Principal Investigator: JEFFREY LORBERBAUM
Affiliation: Medical University of South Carolina
Country: USA
Abstract: How a parent responds to an infant's cry may be a major indicator of the quality of parenting behavior (i.e. neglect). Some data suggest that mothers who maltreat their children may have different psychophysiological responses to infant cries. Crying is the most conspicuous of the early attachment behaviors. Crying normally arouses a parent's alarm and elicits caretaking activity to stop the crying. While the functional neuroanatomy of human infant crying and parental response is largely unknown, studies of non-human mammals suggest that the brain's thalamocingulate circuit (a region including the cingulate and anterior part of the thalamus) may play a large role. First, the thalamocingulate circuit (TC circuit) is present in mammals but not in reptiles, who unlike mammals, are generally not parental, do not hear well, and do not cry as infants. Second, there is evidence suggesting that experimentally-induced cingulate damage in non-human mammals impairs infant crying on separation and causes mothers to neglect their young. A well-developed functional imaging 'assay' of the brain's response to cries would be an enormously useful tool for the research of neglectful mothers, and could be used to measure different interventions (psychosocial or pharmacological). Recent pilot work by the PI using functional MRI suggests that the TC circuit displays increased activity when healthy mothers hear recorded tapes of crying babies as compared with matched control noises. This three year RO1 study proposes to further develop this functional MRI technique in order to eventually be able to test whether TC circuit activity differs in neglectful mothers. We propose to study the regional brain activity in 46 physically and psychiatrically healthy mothers while they listen to their own infant cry, a standardized infant cry, and control sounds matched for intensity, frequency, and temporal pattern with each of these cries. There will also be an attentional control task. The immediate goals of this project are to (1) replicate the finding of increased TC circuit activity with the cries, using better matched control noises and a control for attention, (2) determine whether TC circuit activity is higher with a mother's own infant cry than with a standard infant cry, and (3) determine whether measures of social bonding or the quality of mother-infant interaction correlates with the level of TC circuit activity during the cries. This developmental work would provide the groundwork to use this paradigm to test whether neglectful mothers have less TC circuit activity with cries than do non-neglectful parents, which would be consistent with the nonhuman mammal cingulate damage literature.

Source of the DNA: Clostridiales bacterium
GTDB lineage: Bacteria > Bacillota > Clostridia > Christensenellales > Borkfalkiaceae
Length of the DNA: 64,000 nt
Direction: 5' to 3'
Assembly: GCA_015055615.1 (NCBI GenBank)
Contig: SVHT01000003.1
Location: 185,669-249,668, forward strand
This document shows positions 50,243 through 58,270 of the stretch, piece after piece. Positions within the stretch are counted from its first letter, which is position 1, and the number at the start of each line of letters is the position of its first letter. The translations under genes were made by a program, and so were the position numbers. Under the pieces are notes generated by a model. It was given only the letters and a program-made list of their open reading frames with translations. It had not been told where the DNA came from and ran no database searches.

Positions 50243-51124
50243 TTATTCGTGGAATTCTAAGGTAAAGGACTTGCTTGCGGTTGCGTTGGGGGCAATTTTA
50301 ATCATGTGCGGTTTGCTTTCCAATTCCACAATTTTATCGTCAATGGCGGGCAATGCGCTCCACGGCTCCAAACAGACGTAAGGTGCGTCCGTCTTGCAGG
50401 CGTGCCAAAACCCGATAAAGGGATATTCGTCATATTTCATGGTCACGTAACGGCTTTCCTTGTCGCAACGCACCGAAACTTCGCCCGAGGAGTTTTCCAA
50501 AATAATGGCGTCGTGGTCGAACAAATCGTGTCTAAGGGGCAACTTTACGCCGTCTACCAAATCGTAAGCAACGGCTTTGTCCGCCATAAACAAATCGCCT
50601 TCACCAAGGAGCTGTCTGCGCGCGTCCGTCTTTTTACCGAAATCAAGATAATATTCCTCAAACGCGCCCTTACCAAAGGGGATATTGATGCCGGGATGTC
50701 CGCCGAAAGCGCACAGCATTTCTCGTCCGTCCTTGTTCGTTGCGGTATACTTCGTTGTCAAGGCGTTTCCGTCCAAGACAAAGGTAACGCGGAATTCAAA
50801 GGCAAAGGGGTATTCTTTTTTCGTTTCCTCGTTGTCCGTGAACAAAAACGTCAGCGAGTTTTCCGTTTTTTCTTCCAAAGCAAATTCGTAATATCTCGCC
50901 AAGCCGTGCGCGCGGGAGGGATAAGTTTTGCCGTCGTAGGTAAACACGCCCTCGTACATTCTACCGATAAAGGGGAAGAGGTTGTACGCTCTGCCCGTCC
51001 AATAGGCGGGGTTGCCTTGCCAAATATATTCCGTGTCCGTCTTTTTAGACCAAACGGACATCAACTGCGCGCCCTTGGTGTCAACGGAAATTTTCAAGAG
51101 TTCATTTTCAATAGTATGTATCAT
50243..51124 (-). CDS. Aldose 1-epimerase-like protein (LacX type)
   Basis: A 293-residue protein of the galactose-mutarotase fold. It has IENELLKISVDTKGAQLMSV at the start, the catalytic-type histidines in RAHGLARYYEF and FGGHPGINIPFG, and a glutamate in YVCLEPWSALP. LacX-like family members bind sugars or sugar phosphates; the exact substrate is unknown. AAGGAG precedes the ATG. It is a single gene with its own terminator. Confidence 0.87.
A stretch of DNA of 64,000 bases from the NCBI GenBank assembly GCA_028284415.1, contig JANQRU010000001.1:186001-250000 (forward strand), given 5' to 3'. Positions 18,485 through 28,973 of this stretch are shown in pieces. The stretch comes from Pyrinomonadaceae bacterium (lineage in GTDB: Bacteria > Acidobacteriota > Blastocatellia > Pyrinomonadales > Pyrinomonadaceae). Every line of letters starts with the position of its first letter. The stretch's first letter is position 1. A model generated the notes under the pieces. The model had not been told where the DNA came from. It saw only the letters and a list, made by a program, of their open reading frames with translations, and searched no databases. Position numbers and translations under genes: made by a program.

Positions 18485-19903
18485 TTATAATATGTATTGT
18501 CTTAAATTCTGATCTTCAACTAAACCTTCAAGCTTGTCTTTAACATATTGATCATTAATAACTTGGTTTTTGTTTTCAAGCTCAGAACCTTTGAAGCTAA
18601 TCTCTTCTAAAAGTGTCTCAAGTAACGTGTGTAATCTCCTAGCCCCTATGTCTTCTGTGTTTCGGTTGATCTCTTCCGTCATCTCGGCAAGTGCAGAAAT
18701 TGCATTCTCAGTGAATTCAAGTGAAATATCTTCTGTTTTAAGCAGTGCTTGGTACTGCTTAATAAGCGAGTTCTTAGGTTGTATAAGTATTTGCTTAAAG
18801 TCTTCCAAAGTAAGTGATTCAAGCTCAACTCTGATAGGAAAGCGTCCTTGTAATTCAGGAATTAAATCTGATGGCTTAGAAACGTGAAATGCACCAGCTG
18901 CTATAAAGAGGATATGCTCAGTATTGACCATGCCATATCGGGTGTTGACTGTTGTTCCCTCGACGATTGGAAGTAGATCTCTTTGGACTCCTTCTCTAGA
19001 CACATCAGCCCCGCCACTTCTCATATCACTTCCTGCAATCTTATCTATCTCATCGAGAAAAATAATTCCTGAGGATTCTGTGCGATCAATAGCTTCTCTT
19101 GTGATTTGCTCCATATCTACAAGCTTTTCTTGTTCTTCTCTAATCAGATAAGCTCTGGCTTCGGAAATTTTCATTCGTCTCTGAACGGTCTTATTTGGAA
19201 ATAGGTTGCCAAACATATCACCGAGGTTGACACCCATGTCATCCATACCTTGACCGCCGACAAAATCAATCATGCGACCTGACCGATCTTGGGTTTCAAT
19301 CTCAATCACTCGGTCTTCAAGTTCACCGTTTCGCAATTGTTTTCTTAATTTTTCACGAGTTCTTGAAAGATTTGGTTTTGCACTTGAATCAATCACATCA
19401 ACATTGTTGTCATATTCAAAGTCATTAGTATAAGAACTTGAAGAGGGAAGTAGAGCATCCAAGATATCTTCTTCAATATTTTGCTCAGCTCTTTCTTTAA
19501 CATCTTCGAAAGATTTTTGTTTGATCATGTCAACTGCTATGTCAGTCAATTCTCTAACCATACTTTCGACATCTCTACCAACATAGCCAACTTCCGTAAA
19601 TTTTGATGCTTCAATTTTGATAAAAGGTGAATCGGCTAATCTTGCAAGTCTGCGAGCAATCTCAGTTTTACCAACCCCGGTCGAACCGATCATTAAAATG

Funding Period: 2000-09-01 - 2005-08-31
more information: NIH RePORT